Timing Of Special Legislative Session Uncertain
FRANKFORT, Ky. -- The timing of a special legislative session in Kentucky remains uncertain, though Gov. Steve Beshear and top lawmakers have been tossing around potential dates.
Beshear wants lawmakers back in Frankfort to resolve the lingering issue of legislative redistricting, a politically divisive issue that tends to overshadow all other matters when it comes up for consideration every 10 years.
"I hope to deal with redistricting sometime before the next regular session in January so that it will not become a distraction when we're preparing the budget for the commonwealth for the next two years," Beshear said in a statement to The Associated Press. "I will continue to discuss this possibility with legislative leaders."
The goal is for lawmakers to have a tentative agreement before they return so that a redistricting bill could be ushered through the process quickly to avoid a protracted special session, which would cost taxpayers about $60,000 a day.
It takes at least five days for a bill to work through Kentucky's legislative process, which means taxpayers would foot at least a $300,000 bill.
Each decade, lawmakers are required to draw new legislative and congressional district boundaries to account for population changes recorded by the U.S. Census Bureau. Kentucky had major population shifts between 2000 and 2010, requiring major changes in boundary lines to comply with the federal and state "one person, one vote" mandate.
The Kentucky Supreme Court struck down lawmakers' initial redistricting plan last year, finding that the proposed districts weren't appropriately balanced.
The House approved a subsequent plan earlier this year, but the Republican-led Senate opted to wait until next year's legislative session to deal with the issue. Senate leaders said they wanted to pass both House and Senate redistricting at the same time, so neither got final passage.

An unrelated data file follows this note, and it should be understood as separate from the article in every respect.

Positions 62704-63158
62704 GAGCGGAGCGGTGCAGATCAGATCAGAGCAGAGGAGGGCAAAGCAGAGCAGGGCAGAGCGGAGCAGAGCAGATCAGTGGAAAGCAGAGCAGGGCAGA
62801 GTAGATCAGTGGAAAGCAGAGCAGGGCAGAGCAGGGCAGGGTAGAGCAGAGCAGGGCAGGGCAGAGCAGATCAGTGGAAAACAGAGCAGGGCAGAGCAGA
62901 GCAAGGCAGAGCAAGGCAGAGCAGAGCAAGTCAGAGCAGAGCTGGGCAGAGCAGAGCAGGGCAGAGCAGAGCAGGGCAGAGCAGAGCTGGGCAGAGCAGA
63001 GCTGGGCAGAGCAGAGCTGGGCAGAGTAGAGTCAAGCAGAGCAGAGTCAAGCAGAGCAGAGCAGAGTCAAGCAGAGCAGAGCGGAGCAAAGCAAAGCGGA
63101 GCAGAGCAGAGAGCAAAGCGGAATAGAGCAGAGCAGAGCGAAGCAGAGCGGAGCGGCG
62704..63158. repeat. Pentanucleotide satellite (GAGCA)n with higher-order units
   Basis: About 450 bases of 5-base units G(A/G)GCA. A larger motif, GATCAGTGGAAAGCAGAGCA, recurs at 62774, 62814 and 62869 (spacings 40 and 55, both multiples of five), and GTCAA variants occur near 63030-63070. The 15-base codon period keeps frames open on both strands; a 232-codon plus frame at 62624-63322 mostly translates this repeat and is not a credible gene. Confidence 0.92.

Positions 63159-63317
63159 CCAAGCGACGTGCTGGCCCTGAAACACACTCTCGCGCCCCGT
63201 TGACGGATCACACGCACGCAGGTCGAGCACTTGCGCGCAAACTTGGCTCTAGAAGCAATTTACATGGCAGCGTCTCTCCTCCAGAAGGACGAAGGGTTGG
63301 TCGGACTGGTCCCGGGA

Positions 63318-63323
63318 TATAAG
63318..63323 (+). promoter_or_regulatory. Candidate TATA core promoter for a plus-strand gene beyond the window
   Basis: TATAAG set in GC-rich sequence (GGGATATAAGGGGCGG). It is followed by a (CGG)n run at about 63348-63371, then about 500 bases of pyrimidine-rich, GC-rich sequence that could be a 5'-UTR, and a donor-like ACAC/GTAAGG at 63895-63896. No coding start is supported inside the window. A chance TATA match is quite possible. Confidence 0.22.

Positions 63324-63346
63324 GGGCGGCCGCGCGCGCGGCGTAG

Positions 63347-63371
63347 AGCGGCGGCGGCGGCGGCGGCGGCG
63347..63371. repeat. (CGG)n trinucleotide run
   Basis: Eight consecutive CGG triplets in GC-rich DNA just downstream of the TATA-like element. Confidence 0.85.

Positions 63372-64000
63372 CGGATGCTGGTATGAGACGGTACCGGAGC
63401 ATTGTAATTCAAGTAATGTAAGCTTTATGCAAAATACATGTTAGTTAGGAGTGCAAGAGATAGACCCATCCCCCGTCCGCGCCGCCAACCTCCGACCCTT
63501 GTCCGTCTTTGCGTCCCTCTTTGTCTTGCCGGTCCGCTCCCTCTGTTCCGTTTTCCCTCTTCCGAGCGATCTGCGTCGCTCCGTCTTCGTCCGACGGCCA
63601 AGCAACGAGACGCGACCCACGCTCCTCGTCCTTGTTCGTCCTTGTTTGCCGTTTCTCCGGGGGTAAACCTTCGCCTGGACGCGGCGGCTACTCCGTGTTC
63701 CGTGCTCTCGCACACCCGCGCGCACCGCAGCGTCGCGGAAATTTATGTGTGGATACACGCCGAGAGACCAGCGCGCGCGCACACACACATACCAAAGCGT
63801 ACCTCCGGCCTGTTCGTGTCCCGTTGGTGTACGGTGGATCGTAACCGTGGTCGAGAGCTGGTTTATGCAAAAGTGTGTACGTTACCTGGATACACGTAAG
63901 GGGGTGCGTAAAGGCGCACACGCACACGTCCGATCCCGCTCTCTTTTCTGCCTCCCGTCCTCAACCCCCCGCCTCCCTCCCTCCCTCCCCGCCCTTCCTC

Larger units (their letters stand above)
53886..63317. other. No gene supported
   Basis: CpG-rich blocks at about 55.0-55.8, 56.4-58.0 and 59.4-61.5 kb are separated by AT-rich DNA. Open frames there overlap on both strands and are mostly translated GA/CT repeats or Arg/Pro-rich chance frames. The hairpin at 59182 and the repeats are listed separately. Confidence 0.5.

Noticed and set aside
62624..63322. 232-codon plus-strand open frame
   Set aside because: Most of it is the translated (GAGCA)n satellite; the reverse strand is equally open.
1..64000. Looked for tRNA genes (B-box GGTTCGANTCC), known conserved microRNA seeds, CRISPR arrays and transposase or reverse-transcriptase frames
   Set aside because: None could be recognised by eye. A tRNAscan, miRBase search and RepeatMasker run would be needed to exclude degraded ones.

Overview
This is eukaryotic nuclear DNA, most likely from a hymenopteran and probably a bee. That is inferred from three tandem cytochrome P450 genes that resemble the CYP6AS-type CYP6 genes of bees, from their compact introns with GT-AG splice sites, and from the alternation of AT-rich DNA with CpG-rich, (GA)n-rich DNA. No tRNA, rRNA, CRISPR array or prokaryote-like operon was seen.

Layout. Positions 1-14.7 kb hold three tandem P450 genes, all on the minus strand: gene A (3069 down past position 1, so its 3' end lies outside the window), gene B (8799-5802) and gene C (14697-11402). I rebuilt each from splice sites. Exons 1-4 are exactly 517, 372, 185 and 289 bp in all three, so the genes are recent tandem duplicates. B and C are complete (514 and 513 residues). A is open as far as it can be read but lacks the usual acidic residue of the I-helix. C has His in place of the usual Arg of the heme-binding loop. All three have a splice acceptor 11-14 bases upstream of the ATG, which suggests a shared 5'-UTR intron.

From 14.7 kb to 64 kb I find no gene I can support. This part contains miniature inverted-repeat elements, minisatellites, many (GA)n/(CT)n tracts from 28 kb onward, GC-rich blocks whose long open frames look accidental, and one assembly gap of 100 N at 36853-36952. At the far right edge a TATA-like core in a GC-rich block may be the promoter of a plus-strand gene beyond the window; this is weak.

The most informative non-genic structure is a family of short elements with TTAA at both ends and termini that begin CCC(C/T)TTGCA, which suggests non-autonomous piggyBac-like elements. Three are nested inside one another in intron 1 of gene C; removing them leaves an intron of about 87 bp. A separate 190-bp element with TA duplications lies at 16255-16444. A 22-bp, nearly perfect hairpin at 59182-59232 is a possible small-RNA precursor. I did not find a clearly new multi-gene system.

Because the issue hasn't been resolved, the ACLU filed a federal lawsuit earlier this month that calls for a three-judge panel to redraw legislative boundaries, claiming inaction by lawmakers has left them without adequate representation in the state Legislature. And in a separate case, a group of northern Kentucky residents filed a federal lawsuit in an attempt to force the Legislature to act. They claim rapid growth in northern Kentucky has left them without adequate representation in Frankfort.
House Republicans who would take a shellacking under a redistricting plan proposed by Democrats insist they want to avoid having federal judges redraw legislative boundaries.
The House's Democratic majority has a proposal ready that could force 11 House Republicans to run against each other next year.
Even so, state Rep. Ben Waide of Madisonville, one of the Republicans who would be forced to run against a GOP colleague to keep his seat under the House redistricting proposal, said the Legislature shouldn't relinquish its duty to redraw political boundaries to the court system, as the American Civil Liberties Union has called for.
House Republican Leader Jeff Hoover had suggested earlier this month that Kentucky residents "may be better off" if federal judges redraw legislative boundaries in a way that places people above politics.